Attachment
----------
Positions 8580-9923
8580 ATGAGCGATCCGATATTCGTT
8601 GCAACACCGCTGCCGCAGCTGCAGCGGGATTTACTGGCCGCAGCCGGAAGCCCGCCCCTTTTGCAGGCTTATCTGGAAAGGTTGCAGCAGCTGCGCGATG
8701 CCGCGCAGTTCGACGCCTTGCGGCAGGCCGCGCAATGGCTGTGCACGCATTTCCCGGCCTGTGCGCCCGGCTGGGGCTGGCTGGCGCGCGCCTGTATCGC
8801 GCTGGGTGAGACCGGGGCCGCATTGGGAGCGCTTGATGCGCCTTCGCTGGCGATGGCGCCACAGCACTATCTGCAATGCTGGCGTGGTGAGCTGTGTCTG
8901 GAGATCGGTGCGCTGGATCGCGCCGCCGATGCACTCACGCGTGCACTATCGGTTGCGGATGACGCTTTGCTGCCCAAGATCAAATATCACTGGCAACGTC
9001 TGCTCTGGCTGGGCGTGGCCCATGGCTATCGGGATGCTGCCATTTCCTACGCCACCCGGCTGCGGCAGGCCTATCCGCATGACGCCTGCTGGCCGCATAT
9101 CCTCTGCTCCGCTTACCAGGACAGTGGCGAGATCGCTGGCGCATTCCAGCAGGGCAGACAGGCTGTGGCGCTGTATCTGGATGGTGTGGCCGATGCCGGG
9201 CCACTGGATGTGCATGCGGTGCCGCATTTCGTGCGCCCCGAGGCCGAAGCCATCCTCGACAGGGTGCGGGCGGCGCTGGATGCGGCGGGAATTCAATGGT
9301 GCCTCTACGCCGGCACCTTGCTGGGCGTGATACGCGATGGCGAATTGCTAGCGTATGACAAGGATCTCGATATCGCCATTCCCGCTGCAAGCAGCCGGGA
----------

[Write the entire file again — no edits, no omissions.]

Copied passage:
Positions 8580-9923
8580 ATGAGCGATCCGATATTCGTT
8601 GCAACACCGCTGCCGCAGCTGCAGCGGGATTTACTGGCCGCAGCCGGAAGCCCGCCCCTTTTGCAGGCTTATCTGGAAAGGTTGCAGCAGCTGCGCGATG
8701 CCGCGCAGTTCGACGCCTTGCGGCAGGCCGCGCAATGGCTGTGCACGCATTTCCCGGCCTGTGCGCCCGGCTGGGGCTGGCTGGCGCGCGCCTGTATCGC
8801 GCTGGGTGAGACCGGGGCCGCATTGGGAGCGCTTGATGCGCCTTCGCTGGCGATGGCGCCACAGCACTATCTGCAATGCTGGCGTGGTGAGCTGTGTCTG
8901 GAGATCGGTGCGCTGGATCGCGCCGCCGATGCACTCACGCGTGCACTATCGGTTGCGGATGACGCTTTGCTGCCCAAGATCAAATATCACTGGCAACGTC
9001 TGCTCTGGCTGGGCGTGGCCCATGGCTATCGGGATGCTGCCATTTCCTACGCCACCCGGCTGCGGCAGGCCTATCCGCATGACGCCTGCTGGCCGCATAT
9101 CCTCTGCTCCGCTTACCAGGACAGTGGCGAGATCGCTGGCGCATTCCAGCAGGGCAGACAGGCTGTGGCGCTGTATCTGGATGGTGTGGCCGATGCCGGG
9201 CCACTGGATGTGCATGCGGTGCCGCATTTCGTGCGCCCCGAGGCCGAAGCCATCCTCGACAGGGTGCGGGCGGCGCTGGATGCGGCGGGAATTCAATGGT
9301 GCCTCTACGCCGGCACCTTGCTGGGCGTGATACGCGATGGCGAATTGCTAGCGTATGACAAGGATCTCGATATCGCCATTCCCGCTGCAAGCAGCCGGGA